California: The California Highway Patrol is investigating claims that two of its officers were pressured to lie on the witness stand in a lawsuit brought about by a Ramona man who was awarded $4.5 million for false arrest etc., by a jury in April, 2004.

California: Superior Court Judge William Danser of California's Santa Clara County was found guilty on all counts in his obstruction of justice trial. The judge was convicted of improperly dismissing 20 traffic tickets for professional athletes and acquaintances, and of transferring two DUI (Drive while Under the Influence) cases to himself so he could hand out lenient sentences to them.

 California: On December 4, 2003, a three-judge panel of the U.S. 9th Circuit Court of Appeals ordered the State of California to release Thomas Lee Goldstein without bail after finding that 24 years ago, prosecutors had denied him a fair trial. But the California corrections authorities ignored the Court and had kept Goldstein in custody. On January 30, 2004, the judges repeated their original order, putting in capital letters their directive for Goldstein's "IMMEDIATE RELEASE FROM CUSTODY." Now the dummies in the Corrections Department got the message. The judge should have added the words “OR ELSE.”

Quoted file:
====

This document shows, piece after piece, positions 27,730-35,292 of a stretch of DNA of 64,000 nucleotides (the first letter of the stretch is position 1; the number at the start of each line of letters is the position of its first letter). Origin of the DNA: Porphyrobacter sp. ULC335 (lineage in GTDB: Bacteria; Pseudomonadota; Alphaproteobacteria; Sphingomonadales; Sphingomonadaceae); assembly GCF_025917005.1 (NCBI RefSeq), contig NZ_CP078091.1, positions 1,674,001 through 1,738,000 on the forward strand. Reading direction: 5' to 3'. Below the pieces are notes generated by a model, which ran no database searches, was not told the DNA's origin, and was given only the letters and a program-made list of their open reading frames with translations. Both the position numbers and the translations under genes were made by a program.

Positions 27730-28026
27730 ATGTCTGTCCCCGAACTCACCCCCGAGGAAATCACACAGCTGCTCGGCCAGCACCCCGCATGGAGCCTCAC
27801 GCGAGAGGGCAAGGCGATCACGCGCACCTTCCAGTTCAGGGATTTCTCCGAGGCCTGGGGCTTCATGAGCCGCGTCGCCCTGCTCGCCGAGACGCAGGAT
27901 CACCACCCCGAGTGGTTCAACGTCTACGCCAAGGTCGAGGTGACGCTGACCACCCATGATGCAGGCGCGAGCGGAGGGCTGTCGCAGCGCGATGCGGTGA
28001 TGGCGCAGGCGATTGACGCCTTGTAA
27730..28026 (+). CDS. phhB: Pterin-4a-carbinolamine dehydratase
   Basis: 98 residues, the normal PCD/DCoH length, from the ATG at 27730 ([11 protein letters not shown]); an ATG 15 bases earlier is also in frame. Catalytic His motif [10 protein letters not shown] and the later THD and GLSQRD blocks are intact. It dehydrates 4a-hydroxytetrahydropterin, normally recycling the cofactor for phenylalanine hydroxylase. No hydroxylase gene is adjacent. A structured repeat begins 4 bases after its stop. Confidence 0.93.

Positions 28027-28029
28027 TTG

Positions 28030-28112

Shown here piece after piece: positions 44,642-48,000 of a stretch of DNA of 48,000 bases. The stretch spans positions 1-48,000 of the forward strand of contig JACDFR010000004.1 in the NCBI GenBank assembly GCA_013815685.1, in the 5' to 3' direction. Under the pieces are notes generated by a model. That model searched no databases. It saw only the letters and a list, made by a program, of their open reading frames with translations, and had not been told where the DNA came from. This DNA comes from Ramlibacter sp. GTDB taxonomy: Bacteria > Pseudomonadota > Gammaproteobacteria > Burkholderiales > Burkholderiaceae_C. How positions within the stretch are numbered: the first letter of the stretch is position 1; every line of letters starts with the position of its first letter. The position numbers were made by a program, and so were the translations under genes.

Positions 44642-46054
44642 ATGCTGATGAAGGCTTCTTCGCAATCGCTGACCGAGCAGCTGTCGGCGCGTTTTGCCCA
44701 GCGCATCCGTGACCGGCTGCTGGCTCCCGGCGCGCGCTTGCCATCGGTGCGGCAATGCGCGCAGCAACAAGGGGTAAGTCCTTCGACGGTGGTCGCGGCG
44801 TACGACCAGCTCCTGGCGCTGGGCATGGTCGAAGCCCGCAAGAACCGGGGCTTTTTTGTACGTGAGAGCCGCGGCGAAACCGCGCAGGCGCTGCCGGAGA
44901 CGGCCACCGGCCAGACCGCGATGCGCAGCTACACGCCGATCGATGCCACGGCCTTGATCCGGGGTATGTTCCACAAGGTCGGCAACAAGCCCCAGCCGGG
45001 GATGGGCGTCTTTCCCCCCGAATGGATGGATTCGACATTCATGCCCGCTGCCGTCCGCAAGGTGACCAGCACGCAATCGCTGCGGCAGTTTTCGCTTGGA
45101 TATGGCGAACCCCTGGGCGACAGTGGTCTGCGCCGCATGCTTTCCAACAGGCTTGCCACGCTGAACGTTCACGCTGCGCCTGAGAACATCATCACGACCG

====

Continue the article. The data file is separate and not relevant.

California: Thirteen years ago, when he was a homicide detective, San Francisco Police Chief Earl Sanders hid evidence (the real killer's confession) that proved that John Tennison and Antoine Goff were innocent of killing Roderick Shannon. Tennison and Goff went to prison for the crime. Sanders' duplicity helped take him to the top of the heap. Now a federal judge has overturned those convictions and pinned the blame squarely where it belongs, Police Chief Earl Sanders. On August 12, 2003, the chief
retired after nearly four decades on the force because of health problems resulting from his criminal indictment in the politically charged case.

California: In 1991, Rick Walker of Santa Clara County, was convicted of murder, thanks to an amoral trial prosecutor willing to trade truth for a deal with a liar and a near-vegetative defense attorney. Thanks to a rugged defense attorney and an honest prosecutor, Rick Walter was freed and declared factually innocent.

California: In March of 2002, LAPD Det. William Douglass was caught by the presiding judge of submitting phony fingerprint test results in an attempted murder case. The judge dismissed the charge and issued a stinging 8-page opinion against Det. Douglass. Douglass wasn't charged with anything by the Los Angeles Police Department because after all, he is a police officer.

California: A grand jury has indicted the San Francisco police chief, the assistant chief, two deputy chiefs and six police officers on charges of conspiring to obstruct justice.